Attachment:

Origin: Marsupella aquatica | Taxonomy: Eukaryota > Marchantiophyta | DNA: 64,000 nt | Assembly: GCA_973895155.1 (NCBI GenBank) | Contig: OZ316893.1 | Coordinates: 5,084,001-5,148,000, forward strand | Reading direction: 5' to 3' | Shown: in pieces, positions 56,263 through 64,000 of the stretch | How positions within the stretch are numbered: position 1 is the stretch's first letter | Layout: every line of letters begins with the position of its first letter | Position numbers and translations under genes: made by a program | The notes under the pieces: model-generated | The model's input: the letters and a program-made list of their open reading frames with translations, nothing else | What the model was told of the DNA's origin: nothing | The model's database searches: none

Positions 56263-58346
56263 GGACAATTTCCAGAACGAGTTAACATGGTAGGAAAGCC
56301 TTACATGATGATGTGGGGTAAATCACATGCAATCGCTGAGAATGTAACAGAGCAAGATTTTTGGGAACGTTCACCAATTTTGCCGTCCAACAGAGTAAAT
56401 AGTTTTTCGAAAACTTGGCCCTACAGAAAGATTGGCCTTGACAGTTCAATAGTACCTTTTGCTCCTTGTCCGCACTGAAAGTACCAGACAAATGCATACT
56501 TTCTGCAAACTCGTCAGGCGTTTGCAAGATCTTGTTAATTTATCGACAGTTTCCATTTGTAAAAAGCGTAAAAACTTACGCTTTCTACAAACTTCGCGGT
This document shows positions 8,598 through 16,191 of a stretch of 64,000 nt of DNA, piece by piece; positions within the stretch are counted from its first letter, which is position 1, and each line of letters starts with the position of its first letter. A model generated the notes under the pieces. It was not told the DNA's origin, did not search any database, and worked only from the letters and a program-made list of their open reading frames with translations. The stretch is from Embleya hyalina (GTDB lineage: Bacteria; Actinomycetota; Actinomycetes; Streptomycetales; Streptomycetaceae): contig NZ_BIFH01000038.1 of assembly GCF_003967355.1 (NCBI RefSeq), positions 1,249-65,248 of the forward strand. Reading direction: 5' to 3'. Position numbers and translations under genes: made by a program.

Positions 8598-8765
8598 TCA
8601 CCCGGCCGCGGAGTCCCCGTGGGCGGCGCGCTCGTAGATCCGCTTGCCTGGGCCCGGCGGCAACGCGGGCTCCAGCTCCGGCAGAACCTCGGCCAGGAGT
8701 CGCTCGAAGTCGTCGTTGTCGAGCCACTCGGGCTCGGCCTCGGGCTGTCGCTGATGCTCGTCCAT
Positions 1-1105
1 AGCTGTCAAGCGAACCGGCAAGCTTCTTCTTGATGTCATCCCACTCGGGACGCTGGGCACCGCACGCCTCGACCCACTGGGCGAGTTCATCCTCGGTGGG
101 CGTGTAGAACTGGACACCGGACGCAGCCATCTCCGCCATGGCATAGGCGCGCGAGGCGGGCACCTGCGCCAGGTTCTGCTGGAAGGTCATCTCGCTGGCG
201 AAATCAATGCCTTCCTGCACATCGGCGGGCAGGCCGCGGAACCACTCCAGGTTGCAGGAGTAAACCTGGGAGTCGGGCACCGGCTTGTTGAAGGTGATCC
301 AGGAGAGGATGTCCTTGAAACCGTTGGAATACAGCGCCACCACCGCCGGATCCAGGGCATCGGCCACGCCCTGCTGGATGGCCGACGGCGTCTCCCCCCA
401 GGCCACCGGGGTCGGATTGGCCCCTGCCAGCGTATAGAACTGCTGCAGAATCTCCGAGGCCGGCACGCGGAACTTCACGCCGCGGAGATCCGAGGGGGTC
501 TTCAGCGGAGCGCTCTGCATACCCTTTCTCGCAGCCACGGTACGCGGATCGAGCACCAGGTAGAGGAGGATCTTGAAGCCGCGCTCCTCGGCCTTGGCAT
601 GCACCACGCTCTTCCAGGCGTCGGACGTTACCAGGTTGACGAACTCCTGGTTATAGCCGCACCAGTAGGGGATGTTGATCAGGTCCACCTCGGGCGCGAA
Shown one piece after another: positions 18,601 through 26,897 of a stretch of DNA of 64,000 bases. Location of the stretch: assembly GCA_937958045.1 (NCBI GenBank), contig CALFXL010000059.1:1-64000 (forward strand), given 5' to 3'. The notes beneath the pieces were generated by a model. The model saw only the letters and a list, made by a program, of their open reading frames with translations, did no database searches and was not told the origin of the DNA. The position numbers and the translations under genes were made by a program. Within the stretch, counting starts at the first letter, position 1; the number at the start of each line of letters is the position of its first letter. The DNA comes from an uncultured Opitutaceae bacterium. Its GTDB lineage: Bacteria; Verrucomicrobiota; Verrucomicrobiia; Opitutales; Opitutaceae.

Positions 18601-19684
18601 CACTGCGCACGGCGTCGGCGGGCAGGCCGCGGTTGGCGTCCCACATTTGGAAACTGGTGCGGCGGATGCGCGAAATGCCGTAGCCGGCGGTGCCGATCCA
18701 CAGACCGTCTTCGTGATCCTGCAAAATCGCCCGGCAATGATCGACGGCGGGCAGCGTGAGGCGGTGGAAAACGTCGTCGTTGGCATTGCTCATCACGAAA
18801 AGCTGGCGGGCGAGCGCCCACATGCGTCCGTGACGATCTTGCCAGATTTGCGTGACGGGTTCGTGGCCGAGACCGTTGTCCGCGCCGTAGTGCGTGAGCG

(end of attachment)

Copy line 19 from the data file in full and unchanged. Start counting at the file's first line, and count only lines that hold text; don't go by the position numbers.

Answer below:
601 GCACCACGCTCTTCCAGGCGTCGGACGTTACCAGGTTGACGAACTCCTGGTTATAGCCGCACCAGTAGGGGATGTTGATCAGGTCCACCTCGGGCGCGAA